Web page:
Title

Certificated AMTs: What Will Encourage More Women to Become Aviation Maintenance Technicians?

Presenter Email

gail.y.rouscher@wmich.edu

Location

Mori Hosseini Student Union Events Center (Bldg #610) – Rooms 165 B/C

Start Date

3-4-2020 9:00 AM

End Date

3-4-2020 10:30 AM

Submission Type

Presentation

Topic Area

Maintenance technician shortage

Keywords

STEM, women, mechanics, aviation maintenance

Abstract

This paper examines practices that are used in STEM fields to attract women in order to understand how those tactics may to entice women to join the ranks of certified AMTs. According to the FAA, the estimated active mechanic certificates held as of December 31, 2018 was 292,002. Of those 292,002 it is estimated that 7,133 or 2.4% were held by women. In 2009, there were 329,027 active mechanics certificates held and 6,980 or 2.1% were held by women. There was steady growth of certificated women mechanics from 2009 through 2015 – growing from 2.1% to 2.5% respectively. In 2016, there was a drop to 2.3%. For 2017 and 18 the number remains at 2.4%. With the increased need for AMTs it is imperative to determine best practices for engaging women in aviation maintenance and STEAM fields.

STEAM is only recently gaining traction as opposed to STEM, therefore there is not much data on aviation specifically with regard to women in the aviation maintenance fields. What is known is that in 2016, women earned more than 40% of bachelor’s degrees in mathematics and statistics and more than 20% of bachelor’s degrees in engineering. Conversely, in 2016, the number of certificated women aviation mechanics was 2.3%. What is drawing women to the fields of mathematics, statistics, and engineering? Can those practices be successful in attracting women to the field of aviation maintenance? Examining the tactics used in STEM disciplines may lead to successful practice to increase the number of women AMTs.

Presenter Biography

Gail Rouscher’s career in aviation began in the U.S. Navy as an Aviation Machinists Mate stationed in Rota, Spain where she supported the squadrons by maintaining the powerplants for the TF30, T34, and F404 engines. She was transferred to Naval Air Facility (NAF) Detroit and attached to AIMD where she supported the VP-93 squadron and performed maintenance on the T-56 engine, APU, and propeller for the P-3 Orion, and became test-cell qualified for the T-56 engine. She earned her A&P certificate, then worked for Duncan Aviation performing composite and sheet-metal repairs and modifications to corporate aircraft. During her time with the avionics department, she was heavily involved with the testing and modification of aircraft during the Reduced Vertical Separation Minimums (RVSM) initiative.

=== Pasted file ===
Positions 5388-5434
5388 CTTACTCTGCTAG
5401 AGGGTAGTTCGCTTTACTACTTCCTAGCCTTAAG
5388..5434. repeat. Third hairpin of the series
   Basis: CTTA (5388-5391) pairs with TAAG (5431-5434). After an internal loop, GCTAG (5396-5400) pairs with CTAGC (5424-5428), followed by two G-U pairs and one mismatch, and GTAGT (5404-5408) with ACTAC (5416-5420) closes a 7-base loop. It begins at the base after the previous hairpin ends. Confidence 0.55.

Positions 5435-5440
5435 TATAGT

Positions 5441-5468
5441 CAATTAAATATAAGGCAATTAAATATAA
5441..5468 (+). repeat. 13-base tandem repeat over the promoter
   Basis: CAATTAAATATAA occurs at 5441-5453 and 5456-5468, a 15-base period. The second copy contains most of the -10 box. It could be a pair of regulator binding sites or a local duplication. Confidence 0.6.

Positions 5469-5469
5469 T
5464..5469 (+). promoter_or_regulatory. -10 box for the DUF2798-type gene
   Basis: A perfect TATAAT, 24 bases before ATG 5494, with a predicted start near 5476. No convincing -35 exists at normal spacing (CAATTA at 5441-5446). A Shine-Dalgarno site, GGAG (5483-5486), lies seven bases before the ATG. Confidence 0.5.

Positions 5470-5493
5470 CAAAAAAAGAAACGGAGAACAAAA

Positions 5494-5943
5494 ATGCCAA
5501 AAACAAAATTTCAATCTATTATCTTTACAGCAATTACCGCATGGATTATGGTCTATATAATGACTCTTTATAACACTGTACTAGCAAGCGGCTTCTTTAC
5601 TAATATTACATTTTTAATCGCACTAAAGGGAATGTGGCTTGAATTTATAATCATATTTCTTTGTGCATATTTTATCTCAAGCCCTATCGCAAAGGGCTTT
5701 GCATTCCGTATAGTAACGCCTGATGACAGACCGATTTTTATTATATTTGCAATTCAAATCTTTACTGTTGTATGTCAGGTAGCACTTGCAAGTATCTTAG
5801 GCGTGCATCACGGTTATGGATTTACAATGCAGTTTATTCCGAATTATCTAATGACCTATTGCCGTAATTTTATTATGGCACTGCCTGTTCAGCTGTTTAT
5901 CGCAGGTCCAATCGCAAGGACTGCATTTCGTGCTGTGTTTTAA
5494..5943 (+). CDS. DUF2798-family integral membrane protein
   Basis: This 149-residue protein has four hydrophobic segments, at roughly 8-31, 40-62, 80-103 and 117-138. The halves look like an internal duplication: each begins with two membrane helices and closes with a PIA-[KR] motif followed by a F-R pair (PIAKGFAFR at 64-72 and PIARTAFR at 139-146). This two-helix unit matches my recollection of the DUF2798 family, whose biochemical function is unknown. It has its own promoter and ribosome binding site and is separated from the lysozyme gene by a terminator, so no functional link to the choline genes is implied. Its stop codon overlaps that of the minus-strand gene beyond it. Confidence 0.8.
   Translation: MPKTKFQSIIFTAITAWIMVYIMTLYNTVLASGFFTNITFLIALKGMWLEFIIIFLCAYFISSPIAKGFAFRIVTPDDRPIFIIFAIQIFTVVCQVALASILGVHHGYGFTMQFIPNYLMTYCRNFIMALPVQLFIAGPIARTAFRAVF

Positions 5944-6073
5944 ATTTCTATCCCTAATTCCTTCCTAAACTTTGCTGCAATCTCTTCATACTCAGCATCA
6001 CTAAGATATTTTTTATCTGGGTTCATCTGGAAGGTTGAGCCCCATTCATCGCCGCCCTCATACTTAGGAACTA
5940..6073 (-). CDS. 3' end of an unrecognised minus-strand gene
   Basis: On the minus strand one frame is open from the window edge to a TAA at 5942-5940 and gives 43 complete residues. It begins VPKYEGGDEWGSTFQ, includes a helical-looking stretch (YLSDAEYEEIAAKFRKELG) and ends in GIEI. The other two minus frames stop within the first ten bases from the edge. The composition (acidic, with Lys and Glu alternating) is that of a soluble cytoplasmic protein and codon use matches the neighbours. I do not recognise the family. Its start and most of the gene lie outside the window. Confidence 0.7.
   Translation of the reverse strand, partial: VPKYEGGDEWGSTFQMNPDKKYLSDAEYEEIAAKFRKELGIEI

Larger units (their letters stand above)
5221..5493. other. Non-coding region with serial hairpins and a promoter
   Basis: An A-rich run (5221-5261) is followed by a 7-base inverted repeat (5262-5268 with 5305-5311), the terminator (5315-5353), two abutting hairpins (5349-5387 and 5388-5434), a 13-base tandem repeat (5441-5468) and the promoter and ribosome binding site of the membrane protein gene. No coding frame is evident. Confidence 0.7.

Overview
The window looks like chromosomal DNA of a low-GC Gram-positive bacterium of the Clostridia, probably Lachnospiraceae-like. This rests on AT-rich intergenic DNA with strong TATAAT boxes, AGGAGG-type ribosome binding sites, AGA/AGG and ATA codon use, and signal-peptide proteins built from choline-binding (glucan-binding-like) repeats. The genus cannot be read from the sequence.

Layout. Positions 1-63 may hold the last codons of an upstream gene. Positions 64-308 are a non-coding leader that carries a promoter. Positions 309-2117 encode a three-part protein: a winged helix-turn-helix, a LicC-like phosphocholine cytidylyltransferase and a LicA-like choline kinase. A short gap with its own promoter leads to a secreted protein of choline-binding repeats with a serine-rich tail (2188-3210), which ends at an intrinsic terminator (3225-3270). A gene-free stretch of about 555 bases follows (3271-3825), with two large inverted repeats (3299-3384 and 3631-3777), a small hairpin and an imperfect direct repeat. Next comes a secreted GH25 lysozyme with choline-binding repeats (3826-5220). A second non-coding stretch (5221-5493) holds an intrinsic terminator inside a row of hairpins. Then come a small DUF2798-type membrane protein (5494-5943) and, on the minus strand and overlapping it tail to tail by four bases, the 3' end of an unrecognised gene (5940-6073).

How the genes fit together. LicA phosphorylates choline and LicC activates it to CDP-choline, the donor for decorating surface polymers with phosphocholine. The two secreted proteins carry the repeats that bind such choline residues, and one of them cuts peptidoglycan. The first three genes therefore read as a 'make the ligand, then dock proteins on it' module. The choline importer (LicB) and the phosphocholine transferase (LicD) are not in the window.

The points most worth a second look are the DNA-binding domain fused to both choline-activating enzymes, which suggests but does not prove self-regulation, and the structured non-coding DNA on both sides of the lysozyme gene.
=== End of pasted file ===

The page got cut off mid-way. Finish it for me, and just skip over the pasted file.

Gail Rouscher earned a Ph.D. in Educational Leadership Higher Education at Western Michigan University, a Master’s Degree in Organizational Management and a Bachelor of Arts Degree in Management and Organizational Development from Spring Arbor University, Dr. Rouscher is a U. S. Naval Veteran and holds an A & P certificate. Dr. Rouscher has more than 25 years of aviation maintenance training and experience encompassing military, cargo, and corporate aircraft. Dr. Rouscher has been a member of the faculty for Western Michigan Universities College of Aviation since 2008 and is an adjunct professor for Kellogg Community College. Dr. Rouscher teaches in the Part 147 program with a focus on aviation structures and composites in addition to teaching courses for all majors in the college. Research has focused on marginalized students with a strong focus on military and veterans.

In her role at Western Michigan University, Dr. Rouscher serves as Advisor for the WMU chapters of Women in Aviation, Association of Women in Aviation Maintenance, SkillsUSA and Aerospace Maintenance Competition. Dr. Rouscher serves as a member of the Board of Directors for the Association for Women in Aviation Maintenance and the Northrop Rice Foundation.

View Gail Rouscher’s Bio Page

Share

COinS
 
Mar 4th, 9:00 AM Mar 4th, 10:30 AM

Certificated AMTs: What Will Encourage More Women to Become Aviation Maintenance Technicians?

Mori Hosseini Student Union Events Center (Bldg #610) – Rooms 165 B/C

This paper examines practices that are used in STEM fields to attract women in order to understand how those tactics may to entice women to join the ranks of certified AMTs. According to the FAA, the estimated active mechanic certificates held as of December 31, 2018 was 292,002. Of those 292,002 it is estimated that 7,133 or 2.4% were held by women. In 2009, there were 329,027 active mechanics certificates held and 6,980 or 2.1% were held by women. There was steady growth of certificated women mechanics from 2009 through 2015 – growing from 2.1% to 2.5% respectively. In 2016, there was a drop to 2.3%. For 2017 and 18 the number remains at 2.4%. With the increased need for AMTs it is imperative to determine best practices for engaging women in aviation maintenance and STEAM fields.

STEAM is only recently gaining traction as opposed to STEM, therefore there is not much data on aviation specifically with regard to women in the aviation maintenance fields. What is known is that in 2016, women earned more than 40% of bachelor’s degrees in mathematics and statistics and more than 20% of bachelor’s degrees in engineering. Conversely, in 2016, the number of certificated women aviation mechanics was 2.3%. What is drawing women to the fields of mathematics, statistics, and engineering? Can those practices be successful in attracting women to the field of aviation maintenance? Examining the tactics used in STEM disciplines may lead to successful practice to increase the number of women AMTs.